InAppBrowser tool reveals hidden JavaScript injections

InAppBrowser tool reveals hidden JavaScript injections
Ryan is a senior editor at TechForge Media with over a decade of experience covering the latest technology and interviewing leading industry figures. He can often be sighted at tech conferences with a strong coffee in one hand and a laptop in the other. If it's geeky, he’s probably into it. Find him on Twitter: @Gadget_Ry

A tool created by developer Felix Krause reveals hidden JavaScript injections through in-app browsers.

In-app browsers offer a convenient way for developers to let users browse specific websites without leaving their apps. However, they can be used to invade users’ privacy.

A JavaScript injection can be used via an in-app browser to collect data about users including their taps on a webpage, keyboard inputs, and more.

Armed with this data, a “digital fingerprint” can be created of a specific individual which can be used for targeted advertising.

Krause created a tool called InAppBrowser that can generate a report about the JavaScript commands that a developer is running through an in-app browser.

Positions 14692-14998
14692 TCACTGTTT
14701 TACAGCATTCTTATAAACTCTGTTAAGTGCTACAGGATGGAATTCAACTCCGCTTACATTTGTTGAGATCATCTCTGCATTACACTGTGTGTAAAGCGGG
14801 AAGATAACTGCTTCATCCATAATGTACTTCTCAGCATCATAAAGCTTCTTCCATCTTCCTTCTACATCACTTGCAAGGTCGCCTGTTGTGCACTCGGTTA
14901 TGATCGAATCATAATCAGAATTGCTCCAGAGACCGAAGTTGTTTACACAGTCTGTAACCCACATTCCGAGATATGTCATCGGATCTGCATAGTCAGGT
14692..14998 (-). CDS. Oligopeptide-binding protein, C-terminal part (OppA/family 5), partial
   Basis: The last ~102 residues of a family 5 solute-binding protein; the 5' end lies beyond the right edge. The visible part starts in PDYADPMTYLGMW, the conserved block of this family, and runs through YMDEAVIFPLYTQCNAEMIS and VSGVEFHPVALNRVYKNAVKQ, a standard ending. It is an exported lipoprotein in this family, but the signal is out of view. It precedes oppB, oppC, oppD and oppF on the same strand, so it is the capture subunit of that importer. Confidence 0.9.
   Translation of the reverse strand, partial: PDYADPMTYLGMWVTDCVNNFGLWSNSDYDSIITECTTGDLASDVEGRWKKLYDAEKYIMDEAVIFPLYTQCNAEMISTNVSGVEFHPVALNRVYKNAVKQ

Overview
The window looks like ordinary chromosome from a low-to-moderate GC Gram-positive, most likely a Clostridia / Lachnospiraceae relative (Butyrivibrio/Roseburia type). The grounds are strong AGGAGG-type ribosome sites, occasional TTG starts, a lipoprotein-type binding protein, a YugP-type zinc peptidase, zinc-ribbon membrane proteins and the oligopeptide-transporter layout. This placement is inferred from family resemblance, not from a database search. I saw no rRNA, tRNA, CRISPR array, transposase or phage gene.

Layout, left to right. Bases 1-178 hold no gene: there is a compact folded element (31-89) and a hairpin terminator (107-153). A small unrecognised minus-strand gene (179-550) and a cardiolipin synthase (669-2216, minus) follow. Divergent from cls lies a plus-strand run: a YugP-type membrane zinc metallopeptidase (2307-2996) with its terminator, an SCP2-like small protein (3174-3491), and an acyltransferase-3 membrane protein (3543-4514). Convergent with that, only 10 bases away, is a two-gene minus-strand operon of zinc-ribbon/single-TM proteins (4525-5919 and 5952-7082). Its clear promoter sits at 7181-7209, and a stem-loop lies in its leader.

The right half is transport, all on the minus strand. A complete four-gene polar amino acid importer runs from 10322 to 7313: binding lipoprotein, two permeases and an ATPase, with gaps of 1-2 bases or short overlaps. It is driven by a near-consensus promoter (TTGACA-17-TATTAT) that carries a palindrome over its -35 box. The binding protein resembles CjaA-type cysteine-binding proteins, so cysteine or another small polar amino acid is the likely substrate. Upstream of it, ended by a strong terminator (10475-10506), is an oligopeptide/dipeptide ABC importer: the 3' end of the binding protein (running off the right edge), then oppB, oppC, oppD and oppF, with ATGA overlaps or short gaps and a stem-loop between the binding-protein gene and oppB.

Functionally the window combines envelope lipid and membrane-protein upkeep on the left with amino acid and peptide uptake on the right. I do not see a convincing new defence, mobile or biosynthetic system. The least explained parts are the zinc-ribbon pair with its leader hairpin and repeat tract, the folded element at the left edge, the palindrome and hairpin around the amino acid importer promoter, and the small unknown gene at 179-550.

To use the tool, you only have to open the app you wish to analyse and use the in-app browser to open the URL “https://InAppBrowser.com”.

Krause has already tested some popular apps using his tool, including TikTok and Instagram.

TikTok was found to monitor all keyboard inputs and screen taps when using its in-app browser. Instagram, meanwhile, was able to detect all text selections on websites.

In a disclaimer about his tool’s limitations, Krause wrote:

“This tool works by overriding the most common JavaScript functions, however the host app may still inject other commands.

As of iOS 14.3, Apple introduced a new way of running JavaScript code in an ‘Isolated World’, making it impossible for a website to verify what code is being executed.

Also, this tool cannot detect other app tracking that may occur, such as custom gesture recognition, screenshot detection, or tracking of web request events.”

Not all apps that inject JavaScript code are doing so for malicious purposes, but InAppBrowser may help to uncover those that are doing so without good reason and dissuade others.

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